Now, having said that, I have to be honest. Nearly every day or, at the very least, several times a week, I quit.
Pressure tends to build up slowly with me. I take on too many projects, or several projects converge at once, unplanned, and I end up in the middle of it all overwhelmed. Up until that moment, I walk around telling myself “I’ve got this. No problem.” Until it all goes bad, and the number one priority in my life becomes whether or not it’s time to harvest my crops in a Facebook game.
I become evasive. I put things off. I wander around the house, skirting piles of dirty laundry, thinking about ordering pizza for dinner because there’s no food and all the dishes are dirty, and singing Disney songs to the cats. Line edits are due, my word count is behind, two Confabulator posts and a short story are overdue, and several e-mails need attention.
So, I quit.
Simple as that. A light bulb goes off in my head that I’ve overcommitted myself. I don’t have to be part of the Confabulator Café. I quit. Sorted. I won’t write those posts or that short story. I’ll just tell them I’m taking a few weeks off.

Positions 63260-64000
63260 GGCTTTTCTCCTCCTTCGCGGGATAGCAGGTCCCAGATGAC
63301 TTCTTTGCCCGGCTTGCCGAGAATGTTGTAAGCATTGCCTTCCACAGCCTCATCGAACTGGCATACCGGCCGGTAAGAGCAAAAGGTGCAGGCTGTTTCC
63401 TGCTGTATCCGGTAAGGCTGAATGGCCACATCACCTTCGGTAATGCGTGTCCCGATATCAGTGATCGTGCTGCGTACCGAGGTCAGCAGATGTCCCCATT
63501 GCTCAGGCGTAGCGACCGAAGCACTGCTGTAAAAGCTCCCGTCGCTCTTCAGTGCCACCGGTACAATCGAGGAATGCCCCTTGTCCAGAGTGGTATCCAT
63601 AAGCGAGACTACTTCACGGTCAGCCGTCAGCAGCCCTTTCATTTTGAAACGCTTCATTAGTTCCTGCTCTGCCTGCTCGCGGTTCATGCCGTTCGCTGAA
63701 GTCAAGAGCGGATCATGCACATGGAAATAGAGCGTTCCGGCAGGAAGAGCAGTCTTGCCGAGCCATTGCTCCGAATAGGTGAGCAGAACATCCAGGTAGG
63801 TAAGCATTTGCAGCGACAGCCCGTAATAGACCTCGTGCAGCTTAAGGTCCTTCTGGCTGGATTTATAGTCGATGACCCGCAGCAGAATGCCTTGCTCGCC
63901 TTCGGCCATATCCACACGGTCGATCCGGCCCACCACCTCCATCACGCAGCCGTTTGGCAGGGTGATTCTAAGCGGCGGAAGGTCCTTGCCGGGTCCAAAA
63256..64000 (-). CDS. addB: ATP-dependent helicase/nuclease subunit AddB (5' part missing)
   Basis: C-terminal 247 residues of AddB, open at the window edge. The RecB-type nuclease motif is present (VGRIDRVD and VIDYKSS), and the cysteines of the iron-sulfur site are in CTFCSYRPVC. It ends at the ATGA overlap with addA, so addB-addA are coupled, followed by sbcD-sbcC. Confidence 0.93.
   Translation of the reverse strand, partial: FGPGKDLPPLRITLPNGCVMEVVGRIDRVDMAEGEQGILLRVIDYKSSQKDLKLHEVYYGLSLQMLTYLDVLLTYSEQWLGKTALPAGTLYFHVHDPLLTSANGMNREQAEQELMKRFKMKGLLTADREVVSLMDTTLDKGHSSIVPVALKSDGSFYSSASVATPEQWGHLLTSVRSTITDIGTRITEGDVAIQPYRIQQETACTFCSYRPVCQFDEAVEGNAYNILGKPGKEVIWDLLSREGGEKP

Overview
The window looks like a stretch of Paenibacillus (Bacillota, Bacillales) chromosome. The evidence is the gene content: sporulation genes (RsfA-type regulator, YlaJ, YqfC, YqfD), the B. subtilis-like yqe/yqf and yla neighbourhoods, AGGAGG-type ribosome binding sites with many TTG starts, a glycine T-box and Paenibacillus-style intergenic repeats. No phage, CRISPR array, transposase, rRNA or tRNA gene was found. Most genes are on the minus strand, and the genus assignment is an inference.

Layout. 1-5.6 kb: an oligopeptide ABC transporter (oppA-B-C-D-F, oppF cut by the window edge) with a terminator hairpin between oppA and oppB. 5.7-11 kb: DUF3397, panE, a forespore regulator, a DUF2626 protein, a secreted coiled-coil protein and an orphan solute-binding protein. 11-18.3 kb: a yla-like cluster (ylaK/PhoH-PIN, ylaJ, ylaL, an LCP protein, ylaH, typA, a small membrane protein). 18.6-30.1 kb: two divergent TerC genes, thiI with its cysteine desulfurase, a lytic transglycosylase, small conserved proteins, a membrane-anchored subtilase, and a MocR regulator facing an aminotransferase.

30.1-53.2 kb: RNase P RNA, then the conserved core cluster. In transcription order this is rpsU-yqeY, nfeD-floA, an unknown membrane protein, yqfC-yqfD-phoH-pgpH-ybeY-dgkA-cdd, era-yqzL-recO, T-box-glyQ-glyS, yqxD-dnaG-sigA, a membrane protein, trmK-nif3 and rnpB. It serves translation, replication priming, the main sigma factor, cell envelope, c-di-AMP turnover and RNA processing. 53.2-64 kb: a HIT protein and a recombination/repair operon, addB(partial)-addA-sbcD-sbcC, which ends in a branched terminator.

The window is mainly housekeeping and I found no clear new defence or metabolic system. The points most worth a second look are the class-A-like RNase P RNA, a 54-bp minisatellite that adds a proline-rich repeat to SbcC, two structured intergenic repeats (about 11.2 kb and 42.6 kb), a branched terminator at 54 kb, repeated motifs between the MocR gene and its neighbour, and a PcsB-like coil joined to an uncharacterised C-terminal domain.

The relief from that decision is incredible. The pressure is off.
And then I write the posts and turn them in.
Line edits for my editor? Recently, I spent the day before they were due mentally composing the e-mail to let her know I needed more time. Once I decided to do that, well, I finished them the next day and turned them in on time.
I know, it sounds like I’m tricking myself into getting my job done. Maybe it’s a little game I play with myself, but really, I don’t think it is. I’m like John Locke from Lost. Don’t tell me what I can’t do. But it’s me I’m talking to, not someone else. If somebody else told me I couldn’t do something, I’d shrug it off. But the minute I tell myself I can’t do it? It pisses me off. And I do it anyway. There’s no trick. I truly believe I can’t do it.
So. No, I’ve never quit. And yes. I quit every day.
It’s the only way I can get things done.